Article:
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Wind erosion; Cropping systems; Fallowing; Frozen ground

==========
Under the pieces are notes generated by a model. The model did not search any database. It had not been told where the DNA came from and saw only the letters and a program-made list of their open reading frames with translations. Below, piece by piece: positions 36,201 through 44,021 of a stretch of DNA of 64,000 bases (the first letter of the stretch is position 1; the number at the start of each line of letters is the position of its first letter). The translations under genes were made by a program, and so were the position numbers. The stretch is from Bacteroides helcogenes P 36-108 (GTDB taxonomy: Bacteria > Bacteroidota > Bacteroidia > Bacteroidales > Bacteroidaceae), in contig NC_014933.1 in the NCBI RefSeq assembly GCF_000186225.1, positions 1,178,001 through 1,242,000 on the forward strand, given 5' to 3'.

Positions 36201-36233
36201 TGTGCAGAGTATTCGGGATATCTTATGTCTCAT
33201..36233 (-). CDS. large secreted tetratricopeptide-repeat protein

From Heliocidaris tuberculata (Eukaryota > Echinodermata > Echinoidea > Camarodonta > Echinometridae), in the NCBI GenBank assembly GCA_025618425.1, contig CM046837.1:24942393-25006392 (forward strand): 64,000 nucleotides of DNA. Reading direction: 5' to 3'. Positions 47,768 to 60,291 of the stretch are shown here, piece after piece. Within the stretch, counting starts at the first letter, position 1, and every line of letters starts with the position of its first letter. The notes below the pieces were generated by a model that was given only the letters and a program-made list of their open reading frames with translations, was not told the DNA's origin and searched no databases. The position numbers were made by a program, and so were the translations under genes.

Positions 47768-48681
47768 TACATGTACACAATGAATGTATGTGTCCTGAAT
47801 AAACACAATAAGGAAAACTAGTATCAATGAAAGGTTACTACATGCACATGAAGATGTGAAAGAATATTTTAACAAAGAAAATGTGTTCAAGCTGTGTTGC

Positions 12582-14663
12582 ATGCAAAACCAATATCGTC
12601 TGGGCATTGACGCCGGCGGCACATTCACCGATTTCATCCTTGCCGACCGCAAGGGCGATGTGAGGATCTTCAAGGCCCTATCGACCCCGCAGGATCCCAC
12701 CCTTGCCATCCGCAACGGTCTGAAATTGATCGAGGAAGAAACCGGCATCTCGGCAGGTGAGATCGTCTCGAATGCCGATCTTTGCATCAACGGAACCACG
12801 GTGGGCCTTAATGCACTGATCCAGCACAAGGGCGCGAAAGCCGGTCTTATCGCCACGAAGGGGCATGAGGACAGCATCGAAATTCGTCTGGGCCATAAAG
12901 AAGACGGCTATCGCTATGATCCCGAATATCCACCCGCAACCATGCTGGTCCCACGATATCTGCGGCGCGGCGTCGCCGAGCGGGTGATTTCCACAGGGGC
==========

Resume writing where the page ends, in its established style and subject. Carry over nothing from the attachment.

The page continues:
A long-term study of the wind erodibility properties of a two-year spring wheat-summerfallow cropping systems was started in 1988 in south-central North Dakota as part of an USDA-ARS led effort to construct a process-oriented soil erosion predictive model. Observations were conducted on a conservation tillage experiment established in 1984 on soil classified in the U.S. as Typic-Pachic Haploborolls and in Canada as Brown to Dark Brown Chenozemic. The experiment included four residue-management treatments defined by targeted residue coverages: no-till, > 60% cover; minimal-till, 30% to 60% cover and undercutter dominated; conventional-till, < 30% cover and disk dominated; low-residue, < 5 % cover. Fall and spring measurements of dry aggregate size distribution (ASD) of surface soil (0 to 4 cm depth), and overwinter changes in ASD are reported here. A rotary sieve produced six size fractions ranging from < 0.42 mm to > 19.2 mm diameter. Measurements of ASD are expressed as geometric mean diameter (GMD) or erodible fraction (EF: fraction < 0.84 mm). Two major influences on overwinter changes in ASD were observed: (i) During the drier part of a multiyear weather cycle (1988 to 1990), disaggregative changes were observed, with a lowering of GMDs and an increase in EFs. Wetter years (1991 to 1993) brought mixed to aggregative ASD changes. (ii) The phase of the 21-month fallow period strongly affected overwinter ASD change, with large, aggregative changes (GMD up, EF down) observed over the first winter of the fallow period (stubble phase) and mixed aggregative to disaggregative changes observed in the second winter of fallow (residue phase). Tillage treatments had little apparent effect on overwinter ASD changes. Single and multiple regressions indicate that various factors would associate with significant fractions of variance in overwinter GMD change: (i) weather factors - (a) number of days with snowcover, (b) number of freeze-thaw cycles, and (c) precipitation in the fall; (ii) crop growth in years before the year of fallow; (iii) phase of the fallow period; and (iv) GMD level in the fall.

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